Communication ECA Phase IV Class 6: Cruise Control 20181017

During this lesson, the students gain a good understanding of the Variable Block. The students will use this information to create a cruise control feature for their wheeled robots. The students will utilize two Touch Sensors to control and maintain the speed of their robot. The students will need to program their robot so that, once moving, it can be sped up by pressing the Touch Sensor. Code blocks for controlling the Touch Sensor (wait) should be placed inside a loop.

The Variable Block is a programming block that can store data (text, logic, a numeric, or arrays), which can be overwritten at any time while the program is running. This block has to be read and then written to, using the Math, Text, or Array Operations Blocks.

Program 1: Increase Speed with Variable

  1. Start the program.
  2. Create a Variable Block called “Speed” and enter a value of 0.
  3. If the Touch Sensor is pressed:
    1. Read the variable called “Speed”
    2. Add 10 to the read value
    3. Write the result in the variable called “Speed”
    4. Read the variable called “Speed”
    5. Start motors B and C at a speed set to the value stored in the variable called “Speed”
  4. ELSE
  5. (Do nothing)
  6. Repeat steps 3a to 3e forever.

Program 2: Increase and Decrease Speed with Variable

With the first program written and the robot accelerating when the Touch Sensor is pressed, the students would extend the program to slow the robot down.

One solution could be to have a second unlimited loop similar to the loop used in the first programming exercise. This loop would use a different Touch Sensor port (another sensor added). The Math Block would be changed to subtract rather than add.

  1. Start the program.
  2. Create a Variable Block called “Speed”, enter a value of 0, and start two tasks.

TASK 1

  1. If Touch Sensor 1 is pressed:
  2. Read the variable called “Speed”
  3. Add 10 to the read value
  4. Write the result in the variable called “Speed”
  5. Read the variable called “Speed”
  6. Start motors B and C at a speed set to the value stored in the variable called “Speed”

ELSE

(Do nothing)

  1. Repeat steps 3a to 3e forever.

TASK 2

  1. If Touch Sensor 2 is pressed:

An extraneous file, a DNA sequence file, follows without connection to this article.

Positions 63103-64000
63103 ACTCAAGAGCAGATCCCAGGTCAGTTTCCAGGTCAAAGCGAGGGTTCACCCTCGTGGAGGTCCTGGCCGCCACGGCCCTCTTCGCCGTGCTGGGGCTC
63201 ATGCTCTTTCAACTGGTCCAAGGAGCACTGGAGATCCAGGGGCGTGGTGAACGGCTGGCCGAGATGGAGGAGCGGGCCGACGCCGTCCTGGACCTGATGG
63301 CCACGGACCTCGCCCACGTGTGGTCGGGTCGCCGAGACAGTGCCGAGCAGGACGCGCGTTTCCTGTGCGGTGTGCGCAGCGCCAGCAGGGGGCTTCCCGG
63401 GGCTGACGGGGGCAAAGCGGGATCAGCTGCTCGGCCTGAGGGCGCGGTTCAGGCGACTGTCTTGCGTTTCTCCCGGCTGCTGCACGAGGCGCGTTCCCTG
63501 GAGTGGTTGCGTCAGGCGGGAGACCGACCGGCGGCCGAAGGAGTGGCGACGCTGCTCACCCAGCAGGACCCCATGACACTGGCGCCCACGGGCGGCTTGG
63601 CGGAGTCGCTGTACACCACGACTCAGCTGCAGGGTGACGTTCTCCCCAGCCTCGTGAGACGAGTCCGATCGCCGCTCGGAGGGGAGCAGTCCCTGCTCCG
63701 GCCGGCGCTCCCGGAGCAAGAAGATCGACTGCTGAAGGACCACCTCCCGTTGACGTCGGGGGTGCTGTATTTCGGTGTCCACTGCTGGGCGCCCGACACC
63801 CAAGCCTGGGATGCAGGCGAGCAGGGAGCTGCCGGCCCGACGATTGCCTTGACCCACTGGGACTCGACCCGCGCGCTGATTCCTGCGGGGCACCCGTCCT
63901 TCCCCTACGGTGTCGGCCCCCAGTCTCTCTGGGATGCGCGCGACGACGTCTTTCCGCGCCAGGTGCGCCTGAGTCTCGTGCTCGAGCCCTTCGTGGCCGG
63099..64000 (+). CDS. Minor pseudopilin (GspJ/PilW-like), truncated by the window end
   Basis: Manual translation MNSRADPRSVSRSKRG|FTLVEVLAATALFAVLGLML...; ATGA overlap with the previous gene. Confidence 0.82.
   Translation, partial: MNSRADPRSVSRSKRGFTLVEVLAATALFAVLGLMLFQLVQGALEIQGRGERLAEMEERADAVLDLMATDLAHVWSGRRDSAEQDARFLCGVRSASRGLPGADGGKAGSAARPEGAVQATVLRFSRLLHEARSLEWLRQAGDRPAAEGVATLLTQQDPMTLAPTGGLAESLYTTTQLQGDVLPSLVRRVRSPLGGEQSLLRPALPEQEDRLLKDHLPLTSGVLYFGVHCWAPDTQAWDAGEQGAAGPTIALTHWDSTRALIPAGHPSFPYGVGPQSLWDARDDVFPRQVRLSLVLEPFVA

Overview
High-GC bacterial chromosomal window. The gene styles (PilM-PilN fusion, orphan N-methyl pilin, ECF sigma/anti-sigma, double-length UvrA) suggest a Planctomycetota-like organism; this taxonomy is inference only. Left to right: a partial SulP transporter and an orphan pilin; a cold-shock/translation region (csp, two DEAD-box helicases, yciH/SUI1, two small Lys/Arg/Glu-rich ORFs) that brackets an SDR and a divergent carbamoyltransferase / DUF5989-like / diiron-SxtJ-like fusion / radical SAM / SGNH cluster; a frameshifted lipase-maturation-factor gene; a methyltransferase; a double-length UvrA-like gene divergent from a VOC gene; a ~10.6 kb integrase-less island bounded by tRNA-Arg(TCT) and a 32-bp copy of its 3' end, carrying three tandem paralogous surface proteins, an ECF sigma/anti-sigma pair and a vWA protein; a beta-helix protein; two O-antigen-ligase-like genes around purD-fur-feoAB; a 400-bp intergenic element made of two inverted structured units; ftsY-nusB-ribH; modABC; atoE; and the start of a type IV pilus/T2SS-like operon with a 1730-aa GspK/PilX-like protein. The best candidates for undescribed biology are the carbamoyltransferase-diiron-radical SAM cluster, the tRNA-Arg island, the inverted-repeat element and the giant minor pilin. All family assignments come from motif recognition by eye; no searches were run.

2. Read the variable called “Speed”
  3. Subtract 10 from the read value
  4. Write the result in the variable called “Speed”
  5. Read the variable called “Speed”
  6. Start motors B and C at a speed set to the value stored in the variable called “Speed”

ELSE

(Do nothing)

  1. Repeat steps 5a to 5e forever.**

Program 3: Increase and Decrease Speed with Variable and Display

With the wheeled robot now accelerating and decelerating at the touch of a button (or two), students can extend their programming to show how fast their robots are moving. Students will use the Display Block to show this value in the Variable Block.

A new skill to be learned in this lesson is the creation of a My Block. Two of these can be seen in the solution below. My Blocks allow users to create subroutines of programs they have already written. In the case below, we have taken the acceleration and deceleration loops and created My Blocks from these programs. There are two reasons to do this: first to save space, and second to allow these subroutines to be reused in other programs.

  1. Start the program.
  2. Create a Variable Block called “Speed”, enter a value of 0, and start three tasks.

TASK 1

  1. Start My Block “Acceleration”.

TASK 2

  1. Start My Block “Deceleration”.

TASK 3

  1. Read the variable called “Speed”.
  2. Display the value stored in the variable called “Speed”.
  3. Repeat steps 5 and 6 forever.

Flywheel Cars

Today in class we built flywheel cars. A fly wheel is a device that stores rotational energy. The motions of the flywheels continue because of inertia. This allowed the car to move forward, even after the wheels have stopped! This was very enjoyable for the kids because they had an opportunity to race against each other. See you next week!